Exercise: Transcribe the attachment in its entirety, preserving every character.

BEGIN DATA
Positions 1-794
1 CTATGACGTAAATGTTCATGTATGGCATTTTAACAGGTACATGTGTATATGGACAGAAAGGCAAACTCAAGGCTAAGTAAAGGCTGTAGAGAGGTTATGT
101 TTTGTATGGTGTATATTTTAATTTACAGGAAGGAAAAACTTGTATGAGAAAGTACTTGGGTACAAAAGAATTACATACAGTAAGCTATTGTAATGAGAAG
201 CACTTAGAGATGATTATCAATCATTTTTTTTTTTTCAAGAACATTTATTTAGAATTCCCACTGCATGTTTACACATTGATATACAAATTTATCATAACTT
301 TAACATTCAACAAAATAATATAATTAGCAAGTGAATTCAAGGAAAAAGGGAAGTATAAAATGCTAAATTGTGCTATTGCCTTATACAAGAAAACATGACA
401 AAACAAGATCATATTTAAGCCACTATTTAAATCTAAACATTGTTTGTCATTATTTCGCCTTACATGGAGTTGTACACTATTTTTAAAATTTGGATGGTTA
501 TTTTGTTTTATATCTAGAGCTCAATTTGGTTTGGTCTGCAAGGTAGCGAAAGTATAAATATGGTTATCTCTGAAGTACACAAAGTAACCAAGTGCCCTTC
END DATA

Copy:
Positions 1-794
1 CTATGACGTAAATGTTCATGTATGGCATTTTAACAGGTACATGTGTATATGGACAGAAAGGCAAACTCAAGGCTAAGTAAAGGCTGTAGAGAGGTTATGT
101 TTTGTATGGTGTATATTTTAATTTACAGGAAGGAAAAACTTGTATGAGAAAGTACTTGGGTACAAAAGAATTACATACAGTAAGCTATTGTAATGAGAAG
201 CACTTAGAGATGATTATCAATCATTTTTTTTTTTTCAAGAACATTTATTTAGAATTCCCACTGCATGTTTACACATTGATATACAAATTTATCATAACTT
301 TAACATTCAACAAAATAATATAATTAGCAAGTGAATTCAAGGAAAAAGGGAAGTATAAAATGCTAAATTGTGCTATTGCCTTATACAAGAAAACATGACA
401 AAACAAGATCATATTTAAGCCACTATTTAAATCTAAACATTGTTTGTCATTATTTCGCCTTACATGGAGTTGTACACTATTTTTAAAATTTGGATGGTTA
501 TTTTGTTTTATATCTAGAGCTCAATTTGGTTTGGTCTGCAAGGTAGCGAAAGTATAAATATGGTTATCTCTGAAGTACACAAAGTAACCAAGTGCCCTTC